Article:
Socialists and anti-Israel Stanford students join forces to protest outside Condoleezza Rice event

Student groups at Stanford protested against Israel outside an event featuring former Secretary of State Condoleezza Rice.

Stanford has seen numerous other anti-Israel protests and incidents this year.

This March, more than 70 students protested next to Encina Hall at Stanford University alongside a display of Palestinian flags and a cut-out image portraying Stanford President Richard Saller with bloodied hands, according to The Stanford Daily

The students were there to call for Stanford to divest from its connections to Israel and to protest an event at which former Secretary of State and current Hoover Institute Director Condoleezza Rice spoke, wrote The Stanford Daily

According to an Instagram post from the Party for Socialism and Liberation - Bay Area and Stanford’s chapter of Students for Justice in Palestine, the event featuring Rice was called “What does America stand for.”

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The post stated: “Stanford students respond to the call for action against the invasion of Rafah and Condoleeza Rice’s event ‘what does America stand for’. They responded by telling her what the people stand for: a liberated Palestine and ending Stanford’s profiteering from the genocide!”

The post continued: “As we moved around the outside of the venue, the cops threatened academic discipline for students using speakers for ‘amplified sound’. They also had cops barricade typically open and public courtyards from protestors. We were still able to disrupt with our yelling, chanting and drumming!”

“Long live the resistance! Long live Palestine!” it concluded. 

The Stanford Daily reported that the students chanted anti-Israel messages such as “Not another nickel, not another dime, no more money for Israel’s crimes,” called for the university to divest from Israel and certain companies with ties to the Jewish State, and condemned Rice’s previous role in the Iraq War.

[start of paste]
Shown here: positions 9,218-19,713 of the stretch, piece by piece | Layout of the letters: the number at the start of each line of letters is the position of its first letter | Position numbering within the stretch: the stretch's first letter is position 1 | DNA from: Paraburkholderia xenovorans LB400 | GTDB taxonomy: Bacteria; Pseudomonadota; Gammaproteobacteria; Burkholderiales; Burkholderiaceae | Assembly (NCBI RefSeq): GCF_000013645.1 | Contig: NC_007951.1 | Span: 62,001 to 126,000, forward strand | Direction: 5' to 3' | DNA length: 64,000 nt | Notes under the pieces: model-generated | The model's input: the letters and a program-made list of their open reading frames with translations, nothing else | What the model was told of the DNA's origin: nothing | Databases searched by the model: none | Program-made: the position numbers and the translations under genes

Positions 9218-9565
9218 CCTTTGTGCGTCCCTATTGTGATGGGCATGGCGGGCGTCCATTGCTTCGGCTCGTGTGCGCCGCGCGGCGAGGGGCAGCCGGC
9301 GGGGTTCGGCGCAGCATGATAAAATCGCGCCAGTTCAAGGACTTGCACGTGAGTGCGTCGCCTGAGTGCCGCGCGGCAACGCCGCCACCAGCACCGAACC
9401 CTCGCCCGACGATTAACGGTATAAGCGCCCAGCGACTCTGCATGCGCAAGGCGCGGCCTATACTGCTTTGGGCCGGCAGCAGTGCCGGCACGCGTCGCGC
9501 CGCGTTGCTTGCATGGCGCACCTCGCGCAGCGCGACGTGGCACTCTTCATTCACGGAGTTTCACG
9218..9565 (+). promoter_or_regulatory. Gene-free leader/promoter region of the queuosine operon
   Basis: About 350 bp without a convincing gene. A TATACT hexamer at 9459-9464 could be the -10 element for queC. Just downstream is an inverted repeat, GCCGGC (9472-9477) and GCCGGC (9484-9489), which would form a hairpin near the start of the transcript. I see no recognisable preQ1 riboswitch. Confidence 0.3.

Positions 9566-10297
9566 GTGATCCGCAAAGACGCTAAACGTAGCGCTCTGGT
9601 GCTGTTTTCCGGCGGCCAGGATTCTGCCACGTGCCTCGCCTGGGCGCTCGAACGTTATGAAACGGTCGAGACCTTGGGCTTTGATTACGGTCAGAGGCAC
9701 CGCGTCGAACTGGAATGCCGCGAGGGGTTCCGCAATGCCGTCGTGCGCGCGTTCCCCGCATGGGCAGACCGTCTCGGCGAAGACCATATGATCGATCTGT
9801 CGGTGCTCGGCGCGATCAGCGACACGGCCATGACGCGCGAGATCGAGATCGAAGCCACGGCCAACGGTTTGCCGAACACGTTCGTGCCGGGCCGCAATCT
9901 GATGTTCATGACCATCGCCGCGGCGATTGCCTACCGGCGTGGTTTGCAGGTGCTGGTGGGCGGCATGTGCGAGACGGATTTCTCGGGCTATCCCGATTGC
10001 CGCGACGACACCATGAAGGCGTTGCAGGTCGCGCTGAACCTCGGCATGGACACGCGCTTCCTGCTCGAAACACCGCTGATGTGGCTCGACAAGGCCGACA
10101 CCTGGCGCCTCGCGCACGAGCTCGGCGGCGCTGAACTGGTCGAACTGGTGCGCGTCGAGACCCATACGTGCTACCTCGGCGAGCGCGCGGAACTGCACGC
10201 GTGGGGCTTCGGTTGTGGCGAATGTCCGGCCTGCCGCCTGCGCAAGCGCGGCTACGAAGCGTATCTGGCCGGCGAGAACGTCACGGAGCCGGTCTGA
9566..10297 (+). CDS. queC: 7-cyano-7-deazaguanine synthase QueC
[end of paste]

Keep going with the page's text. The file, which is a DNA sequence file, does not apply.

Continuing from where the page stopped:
Though the students protested the university’s connections to companies with ties to Israel, such as Lockheed Martin and Chevron, it is not certain if Stanford has direct investments in these enterprises, wrote The Stanford Daily

Students for Justice in Palestine, Jewish Voices for Peace, and the Muslim Student Union were involved in the event, The Stanford Daily related. 

As seen in the Instagram post about the event, one of the speakers addressed the crowd of students, saying: “We will not allow this university in our name, with our money, to host terrible people, who wish terrible things upon us and our family. . . . Stanford continues to ignore its students its allies, its communities, in favor of money . . . Day in and day out we are here to make it clear: war criminals, Zionists, racists, are not welcome.”

Stanford has recently seen several other anti-Israel protests on campus. 

On Feb. 24, “a group of anti-Israel student protesters . . . interrupted a Family Weekend event . . . with loud chants blaming the school for violence against Palestine,” Campus Reform reported.

[RELATED: Department of Education opens investigation into UC Santa Barbara after Multicultural Center displays litany of deranged anti-Semitic posters]

On Feb. 21, the Stanford group Sit in to Stop Genocide announced it would “stage a sit-in at a Starbucks on campus to protest Israel and pledge their commitment to the Boycott, Sanction, and Divest movement,” Campus Reform related

Also this February, Stanford “agreed to four demands from a group of pro-Palestine protesters who staged a sit-in on campus for 120 days, in exchange for a promise from the group to end its demonstration,” as Campus Reform wrote

Campus Reform has contacted Stanford University for comment. This article will be updated accordingly.